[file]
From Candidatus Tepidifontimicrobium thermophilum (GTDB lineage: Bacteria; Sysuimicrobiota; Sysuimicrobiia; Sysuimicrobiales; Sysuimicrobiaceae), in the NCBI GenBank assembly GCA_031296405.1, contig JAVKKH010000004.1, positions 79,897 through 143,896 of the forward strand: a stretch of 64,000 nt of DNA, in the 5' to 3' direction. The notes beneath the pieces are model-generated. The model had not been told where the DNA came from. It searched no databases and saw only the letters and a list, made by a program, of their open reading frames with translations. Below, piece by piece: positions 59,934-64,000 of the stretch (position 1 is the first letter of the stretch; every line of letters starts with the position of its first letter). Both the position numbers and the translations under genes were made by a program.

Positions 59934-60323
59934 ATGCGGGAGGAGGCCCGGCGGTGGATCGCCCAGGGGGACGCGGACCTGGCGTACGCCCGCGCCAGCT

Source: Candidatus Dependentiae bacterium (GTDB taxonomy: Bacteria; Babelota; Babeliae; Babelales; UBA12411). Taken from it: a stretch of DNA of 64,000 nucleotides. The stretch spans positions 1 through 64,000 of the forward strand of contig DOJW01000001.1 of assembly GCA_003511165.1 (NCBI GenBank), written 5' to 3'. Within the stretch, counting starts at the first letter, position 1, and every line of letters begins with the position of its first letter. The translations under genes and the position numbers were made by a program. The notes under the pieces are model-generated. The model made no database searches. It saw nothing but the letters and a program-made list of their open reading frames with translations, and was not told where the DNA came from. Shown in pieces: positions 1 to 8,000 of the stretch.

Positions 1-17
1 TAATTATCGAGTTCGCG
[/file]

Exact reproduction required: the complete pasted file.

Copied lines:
From Candidatus Tepidifontimicrobium thermophilum (GTDB lineage: Bacteria; Sysuimicrobiota; Sysuimicrobiia; Sysuimicrobiales; Sysuimicrobiaceae), in the NCBI GenBank assembly GCA_031296405.1, contig JAVKKH010000004.1, positions 79,897 through 143,896 of the forward strand: a stretch of 64,000 nt of DNA, in the 5' to 3' direction. The notes beneath the pieces are model-generated. The model had not been told where the DNA came from. It searched no databases and saw only the letters and a list, made by a program, of their open reading frames with translations. Below, piece by piece: positions 59,934-64,000 of the stretch (position 1 is the first letter of the stretch; every line of letters starts with the position of its first letter). Both the position numbers and the translations under genes were made by a program.

Positions 59934-60323
59934 ATGCGGGAGGAGGCCCGGCGGTGGATCGCCCAGGGGGACGCGGACCTGGCGTACGCCCGCGCCAGCT

Source: Candidatus Dependentiae bacterium (GTDB taxonomy: Bacteria; Babelota; Babeliae; Babelales; UBA12411). Taken from it: a stretch of DNA of 64,000 nucleotides. The stretch spans positions 1 through 64,000 of the forward strand of contig DOJW01000001.1 of assembly GCA_003511165.1 (NCBI GenBank), written 5' to 3'. Within the stretch, counting starts at the first letter, position 1, and every line of letters begins with the position of its first letter. The translations under genes and the position numbers were made by a program. The notes under the pieces are model-generated. The model made no database searches. It saw nothing but the letters and a program-made list of their open reading frames with translations, and was not told where the DNA came from. Shown in pieces: positions 1 to 8,000 of the stretch.

Positions 1-17
1 TAATTATCGAGTTCGCG